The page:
When you get out of your cave

The psalm for tomorrow’s Liturgy is Psalm 18, written by David when God saved him from the hand of Saul.  It begins “I love thee, O Lord, my strength.”  Here is Amy Carmichael’s commentary on this and the next verse.

Let us pray for one another that we may not go into caves. [cf. Ps 142]  Any one of us might do it at any moment, but for the grace of God.  The heading of this Psalm says that it is the Song which David spoke to the Lord . . . when he was delivered from his enemies—those enemies who had driven him into the cave.

There are many caves besides the cave of selfishness and self-love . . .; but whatever our cave is, the moment we get out, the devil is sure to tell us we shall soon be back again, and so the second verse in the LXX is delightful: ‘The Lord is my firm support’.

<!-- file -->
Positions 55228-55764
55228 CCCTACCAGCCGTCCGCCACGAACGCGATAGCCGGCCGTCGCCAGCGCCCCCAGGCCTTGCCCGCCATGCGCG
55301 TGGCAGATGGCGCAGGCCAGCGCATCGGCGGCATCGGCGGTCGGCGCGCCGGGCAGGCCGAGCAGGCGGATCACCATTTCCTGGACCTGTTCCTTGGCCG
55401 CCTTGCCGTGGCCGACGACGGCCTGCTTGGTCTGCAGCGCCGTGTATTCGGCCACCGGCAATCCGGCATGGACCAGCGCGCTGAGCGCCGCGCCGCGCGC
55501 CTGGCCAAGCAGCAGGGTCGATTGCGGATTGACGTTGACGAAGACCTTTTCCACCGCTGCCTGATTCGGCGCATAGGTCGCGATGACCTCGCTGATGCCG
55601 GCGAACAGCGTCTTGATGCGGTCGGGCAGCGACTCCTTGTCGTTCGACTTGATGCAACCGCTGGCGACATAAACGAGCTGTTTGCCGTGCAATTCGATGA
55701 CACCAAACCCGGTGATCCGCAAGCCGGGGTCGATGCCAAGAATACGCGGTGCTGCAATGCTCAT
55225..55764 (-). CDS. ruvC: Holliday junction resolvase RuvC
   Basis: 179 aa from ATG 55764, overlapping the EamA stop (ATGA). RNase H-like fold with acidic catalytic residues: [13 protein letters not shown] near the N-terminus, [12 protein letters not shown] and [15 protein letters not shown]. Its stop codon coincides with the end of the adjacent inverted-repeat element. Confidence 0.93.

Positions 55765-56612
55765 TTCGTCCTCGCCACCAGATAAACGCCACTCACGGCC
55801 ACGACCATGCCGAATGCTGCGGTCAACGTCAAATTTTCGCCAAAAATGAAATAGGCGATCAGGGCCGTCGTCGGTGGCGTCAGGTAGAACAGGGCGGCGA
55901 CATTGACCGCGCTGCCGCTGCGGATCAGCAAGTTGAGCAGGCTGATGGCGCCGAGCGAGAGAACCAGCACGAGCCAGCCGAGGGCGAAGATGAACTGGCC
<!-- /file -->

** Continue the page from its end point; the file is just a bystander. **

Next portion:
Is that not just what we want?  We know our weakness, we have proved it many a time; but we need not fall, for ‘the Lord is our firm support’.  I have noticed that some of the happiest people are not by nature the strongest, but they are those who love the Lord their Strength with a confident, joyful love; and they are not constantly thinking of themselves and their weakness, nor do they ever dream of not enjoying what He gives them to do, for ‘the joy of the Lord is [their] strength’, and their Lord is their firm support.”

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